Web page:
The Effects of Group Identity on Interaction Preferences and Coordination Efficiency
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There exists extensive evidence documenting the economic consequences of discrimination patterns between individuals belonging to the same or different group identities. However, many group identities rely on convictions and beliefs that are non-observable, and therefore, might be uncertain. This paper investigates the effects of group identity, and its uncertainty, on individuals’ interaction preferences and their willingness to coordinate. Results from a laboratory experiment using a repeated weakest-link game with endogenous group formation, show that unknown-group individuals are more negatively discriminated than out-group individuals in the long term. Nevertheless, all discrimination patterns vanish when interactions entail high and mutual potential economic incentives. Our findings offer several managerial implications for deterring discrimination among individuals to interact, and increasing their coordination efficiency when working in teams.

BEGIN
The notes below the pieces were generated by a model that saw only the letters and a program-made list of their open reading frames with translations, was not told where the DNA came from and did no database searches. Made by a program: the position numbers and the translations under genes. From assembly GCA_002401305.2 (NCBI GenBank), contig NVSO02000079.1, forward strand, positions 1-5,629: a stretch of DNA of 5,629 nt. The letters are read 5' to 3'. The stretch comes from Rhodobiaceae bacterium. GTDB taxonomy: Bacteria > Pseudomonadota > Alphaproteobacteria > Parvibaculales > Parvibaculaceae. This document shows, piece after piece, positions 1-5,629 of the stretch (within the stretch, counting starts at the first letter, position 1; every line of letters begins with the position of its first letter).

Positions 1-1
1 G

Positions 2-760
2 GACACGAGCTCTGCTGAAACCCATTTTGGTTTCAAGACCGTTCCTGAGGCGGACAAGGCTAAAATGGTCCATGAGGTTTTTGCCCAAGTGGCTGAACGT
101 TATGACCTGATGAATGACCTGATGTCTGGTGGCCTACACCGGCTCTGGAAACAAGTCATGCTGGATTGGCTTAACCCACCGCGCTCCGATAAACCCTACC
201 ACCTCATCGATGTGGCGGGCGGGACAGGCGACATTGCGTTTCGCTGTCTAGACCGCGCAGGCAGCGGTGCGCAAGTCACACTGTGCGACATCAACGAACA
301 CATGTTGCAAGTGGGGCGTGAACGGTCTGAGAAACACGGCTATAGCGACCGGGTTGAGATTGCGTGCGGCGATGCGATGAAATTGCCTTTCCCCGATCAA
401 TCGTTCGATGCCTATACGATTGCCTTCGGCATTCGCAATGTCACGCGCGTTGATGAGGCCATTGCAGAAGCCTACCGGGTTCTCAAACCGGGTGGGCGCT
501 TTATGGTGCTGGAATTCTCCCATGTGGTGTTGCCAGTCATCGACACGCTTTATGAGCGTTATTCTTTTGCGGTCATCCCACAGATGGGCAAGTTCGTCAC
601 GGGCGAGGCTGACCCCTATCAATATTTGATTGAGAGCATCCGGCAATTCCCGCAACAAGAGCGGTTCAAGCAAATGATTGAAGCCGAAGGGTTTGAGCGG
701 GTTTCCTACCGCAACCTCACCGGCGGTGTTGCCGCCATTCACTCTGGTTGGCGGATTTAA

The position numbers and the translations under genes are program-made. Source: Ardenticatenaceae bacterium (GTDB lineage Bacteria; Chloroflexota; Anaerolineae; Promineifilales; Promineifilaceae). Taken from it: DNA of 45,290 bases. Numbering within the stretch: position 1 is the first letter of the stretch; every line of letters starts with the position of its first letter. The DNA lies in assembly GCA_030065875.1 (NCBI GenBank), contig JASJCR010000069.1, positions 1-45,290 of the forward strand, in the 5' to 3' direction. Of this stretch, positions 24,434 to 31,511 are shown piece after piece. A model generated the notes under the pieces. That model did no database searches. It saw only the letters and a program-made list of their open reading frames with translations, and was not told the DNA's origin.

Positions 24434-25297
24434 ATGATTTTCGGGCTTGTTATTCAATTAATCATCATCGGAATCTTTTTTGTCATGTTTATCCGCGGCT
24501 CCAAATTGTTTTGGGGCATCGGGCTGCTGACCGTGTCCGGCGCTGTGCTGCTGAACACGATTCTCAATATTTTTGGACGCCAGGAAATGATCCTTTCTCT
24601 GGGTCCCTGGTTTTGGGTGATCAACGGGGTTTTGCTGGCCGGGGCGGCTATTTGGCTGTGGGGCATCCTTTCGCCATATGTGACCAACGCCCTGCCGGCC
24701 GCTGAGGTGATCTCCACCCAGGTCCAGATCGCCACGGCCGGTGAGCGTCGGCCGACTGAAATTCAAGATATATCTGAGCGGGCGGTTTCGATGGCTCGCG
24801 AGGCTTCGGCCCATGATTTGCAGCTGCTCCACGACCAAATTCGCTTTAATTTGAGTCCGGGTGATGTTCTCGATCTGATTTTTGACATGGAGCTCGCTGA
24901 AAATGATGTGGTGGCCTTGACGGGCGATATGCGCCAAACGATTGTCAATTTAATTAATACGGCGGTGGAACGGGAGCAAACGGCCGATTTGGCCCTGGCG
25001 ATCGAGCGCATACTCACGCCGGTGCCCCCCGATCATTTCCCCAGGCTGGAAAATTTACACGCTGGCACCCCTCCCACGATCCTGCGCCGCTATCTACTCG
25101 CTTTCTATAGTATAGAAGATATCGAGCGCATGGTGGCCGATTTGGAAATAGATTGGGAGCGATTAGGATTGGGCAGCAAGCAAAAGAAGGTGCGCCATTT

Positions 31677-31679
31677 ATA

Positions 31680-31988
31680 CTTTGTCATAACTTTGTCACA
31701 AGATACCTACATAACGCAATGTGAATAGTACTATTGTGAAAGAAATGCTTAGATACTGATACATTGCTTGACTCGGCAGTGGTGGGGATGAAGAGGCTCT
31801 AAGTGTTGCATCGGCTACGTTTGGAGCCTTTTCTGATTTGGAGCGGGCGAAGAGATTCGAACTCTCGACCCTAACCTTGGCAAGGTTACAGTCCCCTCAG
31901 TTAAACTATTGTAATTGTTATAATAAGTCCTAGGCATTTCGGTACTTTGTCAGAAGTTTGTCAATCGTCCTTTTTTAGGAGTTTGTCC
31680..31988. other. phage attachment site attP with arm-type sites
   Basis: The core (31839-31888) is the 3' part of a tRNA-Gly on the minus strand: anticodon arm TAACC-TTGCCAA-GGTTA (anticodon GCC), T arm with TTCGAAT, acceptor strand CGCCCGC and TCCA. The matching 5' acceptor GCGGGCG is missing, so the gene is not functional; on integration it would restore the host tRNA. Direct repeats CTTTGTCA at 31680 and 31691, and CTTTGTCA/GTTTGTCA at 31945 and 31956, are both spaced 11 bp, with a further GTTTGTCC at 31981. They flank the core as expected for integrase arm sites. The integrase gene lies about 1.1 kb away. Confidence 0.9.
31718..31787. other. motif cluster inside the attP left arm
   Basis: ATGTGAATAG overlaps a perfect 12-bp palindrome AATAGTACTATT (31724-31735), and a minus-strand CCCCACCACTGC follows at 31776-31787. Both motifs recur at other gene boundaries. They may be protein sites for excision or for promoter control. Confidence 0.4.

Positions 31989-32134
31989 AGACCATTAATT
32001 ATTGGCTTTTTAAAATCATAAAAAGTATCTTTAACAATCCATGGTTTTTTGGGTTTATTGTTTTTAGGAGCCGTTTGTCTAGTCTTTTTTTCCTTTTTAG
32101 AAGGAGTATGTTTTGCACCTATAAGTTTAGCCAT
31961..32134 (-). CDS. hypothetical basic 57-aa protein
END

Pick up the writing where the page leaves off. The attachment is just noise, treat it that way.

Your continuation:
Keywords: Group identity uncertainty, Interaction preferences, Coordination efficiency, Intergroup bias.
Adrià Bronchal is a PhD Candidate at ESADE, Universitat Ramon Llull, under the supervision of Prof. Pedro Rey-Biel. He obtained his MSc in Economics from Universidad de Granada, and his BA in Economics from Universitat Autònoma de Barcelona.
His Thesis Dissertation combines different laboratory experiments to better understand the role group identity plays in individuals decision making, and its economic and social implications. In particular, his experiments adress the effects of group identity uncertainty over individuals’ willingness to interact and coordinate, the effects that a superordinate goal might have in a real ongoing intergroup conflict, and how peers’ behaviors can contribute to foster and detter affective polarization of individuals overlapping different social identities.